At Acoustic Fields, our room forms are designed to help us help you with the acoustics of your room. The room form asks for your room dimensions along with the usage of the room and numerous other variables. The room form is designed to give us a look at what is going on within the room or usage. It also allows us to see the spaces within the room that are available for treatment. The room form will allow you to attach up to four pictures. Stand in the center of the room and take a pic of all four walls. Try to get one view of the ceiling within one of the four pictures that are allowed to be attached to the room form. Remember that a picture is worth a thousand words so make sure you attach those pics before our call together. With the pictures attached to your foams it will go along way for me to help you with your acoustical issues. Read what we are all about at: https://www.acousticfields.com/about/
In the two pictures below we see a conference room set up in a homeowners association. They have regular meetings in this room and sometimes residents use the facility for parties and gatherings. The client is complaining that they “can not hear themselves think”. This issue is produced by the reflections from the hard surfaces within the room. Each wall surface area within the room takes on the properties of a speaker. Sound energy from voice strikes the walls, floor, and ceiling and is reflected back to the source of the sound which is another person. Sound stays around long after it has been spoken. I guess it wants to join the party but it is an unwelcome guest. This room distortion is termed reverberation. https://www.dictionary.com/browse/reverberation and has an impact on speech intelligibility which is how many words in each spoken sentence we can actually hear.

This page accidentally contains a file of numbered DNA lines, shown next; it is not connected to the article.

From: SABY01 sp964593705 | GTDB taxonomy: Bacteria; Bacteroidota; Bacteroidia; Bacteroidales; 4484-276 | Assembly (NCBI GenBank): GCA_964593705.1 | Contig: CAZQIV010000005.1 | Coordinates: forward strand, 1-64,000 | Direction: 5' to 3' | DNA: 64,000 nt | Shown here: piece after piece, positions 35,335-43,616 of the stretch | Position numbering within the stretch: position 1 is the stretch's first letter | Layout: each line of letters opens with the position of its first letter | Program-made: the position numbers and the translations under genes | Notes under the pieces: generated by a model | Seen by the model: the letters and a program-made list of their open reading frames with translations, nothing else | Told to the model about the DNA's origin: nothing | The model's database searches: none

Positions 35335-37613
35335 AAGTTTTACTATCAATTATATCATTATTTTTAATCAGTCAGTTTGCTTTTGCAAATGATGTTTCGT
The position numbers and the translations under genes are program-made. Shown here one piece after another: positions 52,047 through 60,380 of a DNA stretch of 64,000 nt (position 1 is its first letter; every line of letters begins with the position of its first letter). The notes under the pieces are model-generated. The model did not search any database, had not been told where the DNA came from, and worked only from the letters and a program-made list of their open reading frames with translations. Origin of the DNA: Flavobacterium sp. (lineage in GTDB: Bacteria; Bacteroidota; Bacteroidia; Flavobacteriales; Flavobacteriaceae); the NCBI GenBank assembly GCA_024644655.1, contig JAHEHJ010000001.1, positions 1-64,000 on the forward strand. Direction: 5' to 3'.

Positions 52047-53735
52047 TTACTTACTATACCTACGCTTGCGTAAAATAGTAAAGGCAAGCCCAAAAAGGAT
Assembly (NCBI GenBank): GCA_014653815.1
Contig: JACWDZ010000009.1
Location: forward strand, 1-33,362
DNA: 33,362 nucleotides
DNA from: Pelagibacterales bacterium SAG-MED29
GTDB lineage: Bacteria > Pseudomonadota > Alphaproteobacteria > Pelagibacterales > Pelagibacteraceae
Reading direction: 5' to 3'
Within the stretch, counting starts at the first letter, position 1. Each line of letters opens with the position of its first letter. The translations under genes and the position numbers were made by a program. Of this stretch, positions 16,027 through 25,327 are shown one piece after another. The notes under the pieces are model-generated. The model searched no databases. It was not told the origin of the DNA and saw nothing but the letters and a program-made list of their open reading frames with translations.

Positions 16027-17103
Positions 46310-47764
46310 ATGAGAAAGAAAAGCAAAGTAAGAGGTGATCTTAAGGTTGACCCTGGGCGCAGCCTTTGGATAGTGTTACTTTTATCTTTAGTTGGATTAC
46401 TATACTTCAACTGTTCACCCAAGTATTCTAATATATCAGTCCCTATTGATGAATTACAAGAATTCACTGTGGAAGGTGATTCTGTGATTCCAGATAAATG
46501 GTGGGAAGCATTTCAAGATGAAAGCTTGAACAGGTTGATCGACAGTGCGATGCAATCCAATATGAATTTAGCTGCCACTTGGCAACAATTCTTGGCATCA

Let’s take a look at the room and what it is doing to contribute to these issues.
What is the first thing we notice in this room? We notice all the hard surfaces within the room. We have glass doors, hard surface countertops, tables that reflect sound and numerous windows. If someone came to us and said design a room in which no one can hear the other speak, I would use these material types. Sound takes on the characteristics of the surface areas that it strikes. if you have glass and hard surfaces throughout the room, you will get high reverberation times along with a lack of speech intelligibility. Hard surfaces increase reverberation times and the higher the reberation times the lower the speech intelligibility index will be. The reverberation times in this room are well over 4 seconds. The goal will be to get them down into the 1 – 1.5 second range where we can achieve a 80% speech intelligibility rate. With this reverb time, one can hear each other speak and thus communication. Another issue we have with people who are over 50 years old is that they are more susceptible to higher reverberation times. Due to hearing loss over time, high reverberation times can have a greater negative impact on speech intelligibility.